This is the longest I’ve gone without writing on The Peahen. So naturally, I’m a little rusty. As I’m typing this I’m actually recalling the pain I just experienced going back to full workouts after two months sustaining myself on 10-minute YouTube videos. Hey, I’ve been traveling.
But for what I’ve been lacking in writing and fitness, I’ve been making up for in speaking and advocacy. In case you missed it on social media, I just gave a lecture at Global Sustainable Fashion Week in Budapest and I’m finally back stateside to tell you about the experience.
A few months ago I decided to focus on global expansion after looking at my web traffic over the past year*. I was determined to do this on a personal level so I looked for speaking gigs. Allow me to explain. While I fully embrace the digital world for my work here, I also think lives have more depth than a social quip or post can convey. For me, the ultimate fulfillment is when my digital work translates into real connections. This is where the transformation happens that can take fashion from a consumerist to a careful industry.
It’s my sweet spot. And it’s also why, even though I get a massive people hangover after, I seek out a microphone.
Why Global Sustainable Fashion Week?
I settled on GSFW because it seemed like a vibrant newcomer to the normally stuffy conference scene. I thought it would be a good opportunity to share what I hear from you and present my ideas about sustainable fashion beyond my normal crowd.
The conference promised meetings, workshops, and a fashion show packed into a concise, three-day agenda. Last year, in its inaugural year, designers, producers, researchers, and academics from countries across the globe attended. There was at least one speaker from Hungary, Slovenia, Italy, Belgium, Germany, Pakistan, Argentina, China and Romania. This was a solid roundup of countries that are either large producers of textiles or thriving design centers. So why wasn’t the US there?
Curious. And also an opportunity that I jumped on to ensure we were part of the conversation.
When I applied, I initially thought I’d talk about a subject I love: sustainable fashion as a rival to fast fashion. But given that I would be the first presenter from the US, I rethought this idea. I wanted to present the unique challenges the US faces as well as the ideas and innovations it offers. As I started to write, however, I realized I had taken on a massive topic.
Should I talk about the supply chain? That’s a category on its own. Plus, other countries have the same struggles. Okay, so how about regulations? Business? Consumers? All of it? How the heck do I do that succinctly in 30 minutes? See my dilemma?
I also realized the research I had was based on blogs, my own web data, and the feedback you’ve given me. Not to discredit any of that, it’s all useful information, but I was adamant about presenting hard data in this lecture, which is incredibly hard to find. That’s because fashion ha been stigmatized as ‘silly’ in the past and hasn’t been studied in the rigorous way that other industries have. The thing is, scholars can throw serious shade too. So I was going to need research backup here!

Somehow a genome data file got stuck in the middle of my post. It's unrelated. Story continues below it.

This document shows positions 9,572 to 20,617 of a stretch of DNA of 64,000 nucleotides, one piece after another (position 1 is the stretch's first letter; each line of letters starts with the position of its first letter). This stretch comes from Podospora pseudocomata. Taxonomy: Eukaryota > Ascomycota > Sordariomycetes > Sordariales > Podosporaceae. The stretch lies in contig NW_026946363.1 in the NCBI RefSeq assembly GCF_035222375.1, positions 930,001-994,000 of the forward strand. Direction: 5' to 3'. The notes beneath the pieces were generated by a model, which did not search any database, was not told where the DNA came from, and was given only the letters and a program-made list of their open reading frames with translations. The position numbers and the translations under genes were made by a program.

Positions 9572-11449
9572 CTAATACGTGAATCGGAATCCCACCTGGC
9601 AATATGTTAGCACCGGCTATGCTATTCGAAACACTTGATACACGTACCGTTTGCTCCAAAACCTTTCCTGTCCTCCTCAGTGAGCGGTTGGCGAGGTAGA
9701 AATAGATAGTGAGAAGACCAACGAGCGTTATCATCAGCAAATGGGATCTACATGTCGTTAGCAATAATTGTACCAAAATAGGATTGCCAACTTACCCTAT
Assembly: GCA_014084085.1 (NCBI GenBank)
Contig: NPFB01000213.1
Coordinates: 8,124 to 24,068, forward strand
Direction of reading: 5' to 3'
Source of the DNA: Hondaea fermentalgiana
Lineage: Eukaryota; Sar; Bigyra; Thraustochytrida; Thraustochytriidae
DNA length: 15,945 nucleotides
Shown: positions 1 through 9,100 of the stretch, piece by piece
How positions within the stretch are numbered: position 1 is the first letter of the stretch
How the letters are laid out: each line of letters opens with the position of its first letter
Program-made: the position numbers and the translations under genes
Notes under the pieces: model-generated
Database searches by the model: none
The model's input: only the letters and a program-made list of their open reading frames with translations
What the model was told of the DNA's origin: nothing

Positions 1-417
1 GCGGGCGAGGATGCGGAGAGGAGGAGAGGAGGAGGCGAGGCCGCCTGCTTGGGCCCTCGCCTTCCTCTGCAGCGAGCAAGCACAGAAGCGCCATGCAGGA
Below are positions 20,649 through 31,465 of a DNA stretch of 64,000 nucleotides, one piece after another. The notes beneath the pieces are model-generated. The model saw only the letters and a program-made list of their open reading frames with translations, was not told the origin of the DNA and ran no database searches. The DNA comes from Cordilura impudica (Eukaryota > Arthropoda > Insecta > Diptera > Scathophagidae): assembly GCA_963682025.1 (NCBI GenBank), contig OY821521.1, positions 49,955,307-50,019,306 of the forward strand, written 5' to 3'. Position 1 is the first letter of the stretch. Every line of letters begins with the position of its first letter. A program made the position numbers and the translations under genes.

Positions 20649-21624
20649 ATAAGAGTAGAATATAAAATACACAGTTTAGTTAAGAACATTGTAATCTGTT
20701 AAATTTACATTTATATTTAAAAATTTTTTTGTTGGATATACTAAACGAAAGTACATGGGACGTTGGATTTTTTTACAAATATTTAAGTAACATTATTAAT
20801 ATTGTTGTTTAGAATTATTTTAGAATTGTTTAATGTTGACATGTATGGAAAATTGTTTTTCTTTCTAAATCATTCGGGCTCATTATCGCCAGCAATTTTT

To help, I asked a few friends and experts who work in the industry to share insights. I want to acknowledge Ashley Gill, Textile Exchange; Natalie Grillon, Project Just; Shannon Lohr, Factory 45; and Amy DuFault, BF+DA for their contribution to my research.
What is ‘the Responsible Allure’
I titled my lecture, The Responsible Allure: Making Sustainable Fashion Mainstream in the US.
That line has become my mantra here at The Peahen because my ultimate goal is having the fashion I cover, become the norm. I often hear that sustainable fashion is up to the consumer to “vote with their dollar” but the research I’ve done shows this is a myth and, furthermore, has been a misguided strategy for moving the industry forward. If you’re curious what’s holding sustainable fashion back in the US – dive into my full presentation. In it, I present a concept called ‘Responsible Allure.’ To me, it’s the missing element. The one idea that could make sustainable fashion stay for good. If you’d like to learn more about sustainability and the ways in which you can adjust your lifestyle for the betterment of the planet, check out this article to get started on the right path.
You can watch the lecture here thanks to my friend Edwina at Vivify Textiles who shot a Facebook live video (scroll to the video that says “Kasi Martin is live!”). I will caution that it’s not the best quality and the beginning is cut off, sorry! If you’re dying for more, shoot me an email and I’ll send you the deck.
Want me to speak at your next sustainable fashion event or panel?
Dress | MM LaFleur
Citations | EPA, Google Trends, Pew, Fibershed, CNBC, FTC, Fibre2Fashion, SAC, NY Times, Triple Pundit, Fashionista, dissertation [Nadia Dawisha]
Photos | Unsplash, Miranda Bennett, Banana Republic, Reformation, milo+nicki, Madeleine Chandler [Levi’s], Shinola, Amour Vert, Eileen Fisher, Vivorium, Patagonia
*Note | In case you’re curious: about 60% of my audience comes from the US and the other 40% is pretty evenly split between Europe, Canada, and Australia
Runway + Schedule | Fashion Hungary